Foreword: Peter Murray
The survey carried out by New London Architecture and GL Hearn in 2014, which revealed the number of tall buildings to be built in London, prompted considerable debate about the future shape of the city, its skyline and the quality of the places created at ground level. The debate frequently polarised into those who liked tall buildings and those that didn’t.
The answer is not a question of either/or; as this excellent study illustrates taller buildings do have a role within well-connected developments, provided they are integrated with other building types and contribute to the creation of successful streets and other public realm.
The NLA research showed that some people want to live in taller buildings, but the majority do not. Thus a mixed mode strategy with mid-rise development as the preferred solution to London’s housing needs is eminently sensible and democratic.
I welcome the serious work that HTA, Pollard Thomas Edwards, Levitt Bernstein and PRP have put into this research. There is a paucity of thinking on the topic of density. Half a century ago Lionel March and the Land Use and Built Form department at the University of Cambridge laid down the ground rules for lower rise high density development, and Sir Richard MacCormac carried out ground-breaking work on perimeter housing in Merton, following the principles set out by March. The architectural profession does not do enough to promulgate the benefits of its research and experience. This report is a welcome exception.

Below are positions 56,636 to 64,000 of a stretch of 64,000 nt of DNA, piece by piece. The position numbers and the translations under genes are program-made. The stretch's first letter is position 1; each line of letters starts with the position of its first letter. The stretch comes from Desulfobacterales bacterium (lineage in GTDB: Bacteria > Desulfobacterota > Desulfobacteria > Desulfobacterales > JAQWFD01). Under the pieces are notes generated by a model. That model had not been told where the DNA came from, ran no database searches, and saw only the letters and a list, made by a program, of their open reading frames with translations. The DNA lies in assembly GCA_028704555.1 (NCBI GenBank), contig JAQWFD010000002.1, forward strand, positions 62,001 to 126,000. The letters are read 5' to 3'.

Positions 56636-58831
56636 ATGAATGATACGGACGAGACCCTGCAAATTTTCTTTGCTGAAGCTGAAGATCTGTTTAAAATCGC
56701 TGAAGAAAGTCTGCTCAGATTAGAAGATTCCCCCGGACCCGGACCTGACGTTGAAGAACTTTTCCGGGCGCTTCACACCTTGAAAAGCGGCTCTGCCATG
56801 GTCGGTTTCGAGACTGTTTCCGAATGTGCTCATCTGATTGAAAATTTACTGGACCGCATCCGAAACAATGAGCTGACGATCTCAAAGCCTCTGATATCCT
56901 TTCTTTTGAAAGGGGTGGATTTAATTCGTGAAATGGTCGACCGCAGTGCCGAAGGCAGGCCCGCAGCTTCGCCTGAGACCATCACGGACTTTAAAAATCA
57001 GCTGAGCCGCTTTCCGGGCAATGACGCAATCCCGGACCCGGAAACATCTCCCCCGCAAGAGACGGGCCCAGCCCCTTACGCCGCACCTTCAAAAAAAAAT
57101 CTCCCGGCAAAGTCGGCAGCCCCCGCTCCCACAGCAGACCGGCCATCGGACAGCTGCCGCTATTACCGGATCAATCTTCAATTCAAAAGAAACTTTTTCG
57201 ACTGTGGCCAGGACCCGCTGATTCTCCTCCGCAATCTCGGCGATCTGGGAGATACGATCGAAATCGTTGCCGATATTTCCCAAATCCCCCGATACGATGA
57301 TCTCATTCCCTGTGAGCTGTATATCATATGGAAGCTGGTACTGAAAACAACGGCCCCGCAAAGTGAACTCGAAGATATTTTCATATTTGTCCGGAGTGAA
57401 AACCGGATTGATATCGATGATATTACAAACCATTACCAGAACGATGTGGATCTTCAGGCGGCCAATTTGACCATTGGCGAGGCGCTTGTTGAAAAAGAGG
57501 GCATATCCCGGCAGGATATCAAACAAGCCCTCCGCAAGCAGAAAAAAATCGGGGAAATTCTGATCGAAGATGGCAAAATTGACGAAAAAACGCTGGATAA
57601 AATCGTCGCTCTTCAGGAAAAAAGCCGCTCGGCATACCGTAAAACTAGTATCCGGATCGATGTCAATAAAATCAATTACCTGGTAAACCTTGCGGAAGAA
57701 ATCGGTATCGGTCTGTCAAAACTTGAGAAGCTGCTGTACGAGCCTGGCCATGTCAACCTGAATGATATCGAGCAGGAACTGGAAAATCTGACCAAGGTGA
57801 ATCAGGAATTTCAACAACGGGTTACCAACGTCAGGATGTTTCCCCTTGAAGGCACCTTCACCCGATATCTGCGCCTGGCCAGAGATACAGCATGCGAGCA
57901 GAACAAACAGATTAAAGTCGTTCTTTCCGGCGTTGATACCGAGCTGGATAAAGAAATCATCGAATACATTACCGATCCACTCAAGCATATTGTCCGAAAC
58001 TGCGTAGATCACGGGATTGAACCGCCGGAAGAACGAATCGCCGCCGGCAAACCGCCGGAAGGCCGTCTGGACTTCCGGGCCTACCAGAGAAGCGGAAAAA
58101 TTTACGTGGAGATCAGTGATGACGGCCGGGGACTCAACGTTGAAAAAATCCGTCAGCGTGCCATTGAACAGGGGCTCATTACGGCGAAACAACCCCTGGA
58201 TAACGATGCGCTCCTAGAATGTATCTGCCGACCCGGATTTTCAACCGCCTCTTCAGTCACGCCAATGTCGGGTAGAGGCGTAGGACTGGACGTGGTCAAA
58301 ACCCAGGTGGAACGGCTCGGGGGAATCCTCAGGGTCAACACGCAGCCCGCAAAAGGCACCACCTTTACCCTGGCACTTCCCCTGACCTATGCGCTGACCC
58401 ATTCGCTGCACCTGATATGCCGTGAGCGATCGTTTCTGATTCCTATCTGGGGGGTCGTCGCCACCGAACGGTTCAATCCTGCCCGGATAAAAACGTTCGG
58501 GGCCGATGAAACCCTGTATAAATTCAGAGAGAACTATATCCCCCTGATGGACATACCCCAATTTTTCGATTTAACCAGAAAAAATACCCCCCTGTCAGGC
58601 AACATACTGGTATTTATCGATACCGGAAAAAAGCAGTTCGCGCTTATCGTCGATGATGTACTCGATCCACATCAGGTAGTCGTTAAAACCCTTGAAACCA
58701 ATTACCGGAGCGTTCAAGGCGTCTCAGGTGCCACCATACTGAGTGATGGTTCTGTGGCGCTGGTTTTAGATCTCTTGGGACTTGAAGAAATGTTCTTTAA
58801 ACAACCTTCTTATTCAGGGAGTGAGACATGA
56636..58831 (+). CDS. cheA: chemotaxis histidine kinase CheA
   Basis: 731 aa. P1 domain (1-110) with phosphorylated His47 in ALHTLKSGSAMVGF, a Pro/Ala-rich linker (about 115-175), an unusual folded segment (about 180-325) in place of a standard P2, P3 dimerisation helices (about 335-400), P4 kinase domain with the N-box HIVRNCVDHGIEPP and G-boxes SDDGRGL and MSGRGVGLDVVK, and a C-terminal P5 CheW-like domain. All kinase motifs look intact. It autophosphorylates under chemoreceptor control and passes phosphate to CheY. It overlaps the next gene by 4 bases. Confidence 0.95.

At a time when London is gearing up for a Mayoral election and the Greater London Authority is starting work on the new version of the London Plan, this study provides much food for thought as well as eminently sensible ways of shaping a liveable city.
Peter Murray is Chairman of New London Architecture and of The London Society